We hit a bit of a slow week, so we’re doing “Cool-Looking New Releases from July 2021” and choosing to examine this week with a MACRO, more sort of month-centered type lens. Summer’s fleeting, just go with me on this.

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This Is Your Mind on Plants by Michael Pollan

Does anyone else confuse Michael Palin with Michael Pollan? It’s easy to! Especially if you grew up hearing the former go “I’m Michael Palin! And you’re watching Comedy Central!” but with a British accent where Palin sounded like “Polin” for some reason. Ok anyway, for some time I thought the guy from Monty Python wrote nature books, and he does not (but he IS a travel writer). This book looks at “three plant-based drugs — opium, mescaline and caffeine” and how they appear in world culture, as well as their bodily effects.

Carry on by john lewis cover

Carry On: Reflections of a New Generation by John Lewis

The recent assault on voting rights makes me pretty emo about this one. This is a “brilliant and empowering collection of final reflections and words of wisdom from venerable civil rights champion, the late Congressman John Lewis at the end of his remarkable life.” Each section pivots around the word “on.” On Love, On Marriage, On Immigration, On Forgiveness. It sounds like a declaration (“on, forgiveness!”), and now I am even MORE emo.

I Have Always Been Me cover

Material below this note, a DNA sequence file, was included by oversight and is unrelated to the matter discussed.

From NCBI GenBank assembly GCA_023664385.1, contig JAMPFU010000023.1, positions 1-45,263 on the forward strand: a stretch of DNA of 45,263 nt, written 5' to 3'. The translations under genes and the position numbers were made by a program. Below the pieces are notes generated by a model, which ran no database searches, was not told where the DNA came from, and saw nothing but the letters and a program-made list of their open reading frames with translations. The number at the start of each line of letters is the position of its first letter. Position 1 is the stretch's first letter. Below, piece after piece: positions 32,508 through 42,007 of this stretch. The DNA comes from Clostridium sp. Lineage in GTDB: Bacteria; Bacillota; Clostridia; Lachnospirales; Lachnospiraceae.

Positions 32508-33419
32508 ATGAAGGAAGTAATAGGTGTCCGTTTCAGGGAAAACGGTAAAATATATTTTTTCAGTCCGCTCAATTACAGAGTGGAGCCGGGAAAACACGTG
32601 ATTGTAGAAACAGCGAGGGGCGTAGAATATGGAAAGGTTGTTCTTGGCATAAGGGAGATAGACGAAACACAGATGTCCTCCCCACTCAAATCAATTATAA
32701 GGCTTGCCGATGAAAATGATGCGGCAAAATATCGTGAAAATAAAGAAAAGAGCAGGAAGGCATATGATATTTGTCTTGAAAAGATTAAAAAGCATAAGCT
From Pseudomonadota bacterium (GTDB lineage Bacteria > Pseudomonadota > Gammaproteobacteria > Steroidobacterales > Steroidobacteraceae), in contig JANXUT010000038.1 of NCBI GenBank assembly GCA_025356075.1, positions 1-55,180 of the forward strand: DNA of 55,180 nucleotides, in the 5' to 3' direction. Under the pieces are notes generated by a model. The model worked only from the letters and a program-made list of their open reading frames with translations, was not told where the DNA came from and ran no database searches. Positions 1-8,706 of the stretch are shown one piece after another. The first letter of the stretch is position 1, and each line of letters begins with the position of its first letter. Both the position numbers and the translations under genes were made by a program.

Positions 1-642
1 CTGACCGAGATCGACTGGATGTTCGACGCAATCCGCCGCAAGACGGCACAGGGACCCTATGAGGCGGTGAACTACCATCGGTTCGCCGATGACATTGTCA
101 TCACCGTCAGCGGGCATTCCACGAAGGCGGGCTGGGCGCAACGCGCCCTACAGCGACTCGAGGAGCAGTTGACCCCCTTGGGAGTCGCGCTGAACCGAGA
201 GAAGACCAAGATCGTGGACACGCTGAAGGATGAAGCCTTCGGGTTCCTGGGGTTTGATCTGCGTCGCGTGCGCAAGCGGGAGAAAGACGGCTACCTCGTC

I Have Always Been Me by Precious Brady-Davis

I don’t know how I missed this one! Look at that AMAZING cover. Brady-Davis is a trans advocate who grew up in the Omaha, Nebraska foster care system and the Pentecostal faith. Here, she “speaks to anyone who has ever tried to find their place in this world and imparts the wisdom that comes with surmounting odds and celebrating on the other side.” Times are hard and this is exactly the sort of book we should have out there.

the belle epoque cover

The Belle Époque: A Cultural History, Paris and Beyond by Dominique Kalifa

Well, this one’s just fun. And a university press book! The Belle Époque is basically the movie Moulin Rouge (French historians don’t @ me). You get the Bohemian scene and Toulouse-Lautrec and ART and SCIENCE. Plus, according to Wikipedia, “a period characterized by optimism, regional peace, economic prosperity, colonial expansion, and technological, scientific, and cultural innovations.” So vaguely like the ’90s, except not that. Also we weren’t optimistic in the ’90s, we were shielded by a thick layer of cynicism and a refusal to be vulnerable. But anyway! Learn about an in-retrospect Golden Age that took place from approximately 1871-1914!